BY: CARRIE BAY 5/28/2010 DSNEWS
According to a study released Friday by NeighborWorks America, 58 percent of homeowners who’ve received assistance through its national foreclosure counseling program reported the primary reason they were facing foreclosure was reduced or lost income.
NeighborWorks was created by Congress in 1991 as a nonprofit organization to support local communities in providing its citizens with access to homeownership and affordable rental housing. In January 2008, with the foreclosure crisis raging, Congress implemented theNational Foreclosure Mitigation Counseling (NFMC) Program and made NeighborWorks the administrator.
The organization says that over the course of the NFMCprogram, the percentage of homeowners who’ve cited wage cuts or unemployment as the primary reason they were facing foreclosure has steadily increased.
In November 2009, 54 percent of NFMC-counseled borrowers reported reduced or lost income as the main reason for default. Six months earlier in June 2009, it was 49 percent; in February 2009, 45 percent; and in October 2008, 41 percent.
These steady increases parallel the nation’s unemployment rate, which until the November 2009 employment report, had marched upward since October 2008.
“With unemployment numbers not likely to dip below nine percent in 2010, our report proves what many already believed to be true. Unemployment and reduced income are having a devastating effect on our nation’s homeowners,” said Ken Wade, CEO of NeighborWorks America.
The administration recently announced changes to its Making Home Affordable program to provide assistance to unemployed homeowners by temporarily reducing or suspending mortgage payments for a minimum of three months. The initiative becomes effective July 1, 2010.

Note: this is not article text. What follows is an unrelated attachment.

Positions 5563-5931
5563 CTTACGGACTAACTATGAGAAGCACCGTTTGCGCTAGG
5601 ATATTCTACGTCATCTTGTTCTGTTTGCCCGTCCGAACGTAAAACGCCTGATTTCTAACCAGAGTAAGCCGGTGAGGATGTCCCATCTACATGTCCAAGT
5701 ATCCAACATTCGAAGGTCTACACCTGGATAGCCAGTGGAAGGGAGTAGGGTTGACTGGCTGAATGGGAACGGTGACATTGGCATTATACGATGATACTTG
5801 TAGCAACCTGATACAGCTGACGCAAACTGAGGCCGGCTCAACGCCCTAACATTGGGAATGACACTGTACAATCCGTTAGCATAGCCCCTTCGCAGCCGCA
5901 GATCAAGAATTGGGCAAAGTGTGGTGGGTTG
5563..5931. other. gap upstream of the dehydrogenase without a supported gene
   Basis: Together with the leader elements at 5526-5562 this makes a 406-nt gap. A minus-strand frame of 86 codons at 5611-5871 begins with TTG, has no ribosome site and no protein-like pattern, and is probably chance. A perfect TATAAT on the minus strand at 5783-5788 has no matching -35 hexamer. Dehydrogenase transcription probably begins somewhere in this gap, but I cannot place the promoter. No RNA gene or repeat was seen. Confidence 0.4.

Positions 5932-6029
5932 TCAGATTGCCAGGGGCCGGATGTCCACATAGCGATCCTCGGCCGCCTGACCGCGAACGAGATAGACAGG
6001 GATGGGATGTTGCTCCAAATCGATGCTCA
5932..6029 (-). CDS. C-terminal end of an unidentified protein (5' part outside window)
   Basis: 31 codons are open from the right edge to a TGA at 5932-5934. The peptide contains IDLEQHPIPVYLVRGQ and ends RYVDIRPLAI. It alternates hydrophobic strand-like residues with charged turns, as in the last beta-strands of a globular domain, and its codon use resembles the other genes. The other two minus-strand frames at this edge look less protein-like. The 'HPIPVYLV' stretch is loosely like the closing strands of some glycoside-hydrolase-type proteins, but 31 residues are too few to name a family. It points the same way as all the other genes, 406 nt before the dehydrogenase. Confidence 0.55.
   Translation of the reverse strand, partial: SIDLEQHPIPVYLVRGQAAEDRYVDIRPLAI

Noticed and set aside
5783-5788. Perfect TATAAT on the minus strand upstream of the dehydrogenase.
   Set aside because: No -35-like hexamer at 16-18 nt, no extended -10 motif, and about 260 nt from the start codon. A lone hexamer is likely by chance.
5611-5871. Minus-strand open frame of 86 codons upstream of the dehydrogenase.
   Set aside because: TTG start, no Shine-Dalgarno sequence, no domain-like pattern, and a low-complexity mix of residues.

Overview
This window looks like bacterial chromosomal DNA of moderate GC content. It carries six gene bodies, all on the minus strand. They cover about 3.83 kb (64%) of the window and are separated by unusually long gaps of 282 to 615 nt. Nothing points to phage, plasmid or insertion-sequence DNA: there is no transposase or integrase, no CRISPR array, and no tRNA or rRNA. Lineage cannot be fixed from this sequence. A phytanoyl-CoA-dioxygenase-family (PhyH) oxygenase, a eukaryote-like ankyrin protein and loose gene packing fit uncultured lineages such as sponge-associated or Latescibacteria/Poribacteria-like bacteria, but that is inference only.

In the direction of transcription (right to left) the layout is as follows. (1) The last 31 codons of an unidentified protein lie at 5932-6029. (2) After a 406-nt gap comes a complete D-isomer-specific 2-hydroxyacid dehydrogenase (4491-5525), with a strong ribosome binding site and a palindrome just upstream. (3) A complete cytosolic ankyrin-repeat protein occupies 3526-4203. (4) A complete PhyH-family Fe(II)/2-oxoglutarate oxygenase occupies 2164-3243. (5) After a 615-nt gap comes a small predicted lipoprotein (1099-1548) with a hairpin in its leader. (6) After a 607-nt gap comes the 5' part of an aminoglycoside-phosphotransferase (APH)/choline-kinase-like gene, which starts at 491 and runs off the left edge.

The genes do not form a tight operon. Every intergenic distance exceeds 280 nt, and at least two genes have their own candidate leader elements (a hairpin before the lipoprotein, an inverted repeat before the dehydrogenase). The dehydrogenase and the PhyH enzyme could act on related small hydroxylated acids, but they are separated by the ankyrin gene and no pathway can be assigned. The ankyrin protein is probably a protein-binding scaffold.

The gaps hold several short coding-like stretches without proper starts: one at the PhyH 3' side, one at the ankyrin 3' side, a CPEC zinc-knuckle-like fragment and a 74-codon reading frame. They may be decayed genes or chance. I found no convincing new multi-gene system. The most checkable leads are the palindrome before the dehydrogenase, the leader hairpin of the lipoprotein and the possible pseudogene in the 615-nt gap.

The federal government has also awarded additional funding to states where unemployment is high to support localized mortgage relief programs for homeowners who are out of work.
Lawmakers too are on a push to help homeowners who’ve lost their jobs. Congress’ financial reform package includes a measure that uses $3 billion from the Troubled Asset Relief Program (TARP) fund to make loans of up to $50,000 to unemployed homeowners to be used to make their mortgage payments for up to 24 months while they are looking for a new job.
Wade said, “While Congress and state governments have stepped up and extended unemployment benefits to help families survive this tough economic climate, it’s time for mortgage servicers and investors to make meaningful accommodations for homeowners facing foreclosure. If they don’t, we’ll see even more empty houses and devastated neighborhoods in our communities.”
NeighborWorks also noted in its report that 62 percent of all NFMC clients held a fixed-rate mortgage, and 49 percent were paying on a fixed-rate mortgage with an interest rate below 8 percent.
Nearly one million families have received foreclosure counseling as a result of NFMC Program funding. According to NeighborWorks, NFMC clients are 60 percent more likely to avoid foreclosure than homeowners who do not receive foreclosure counseling.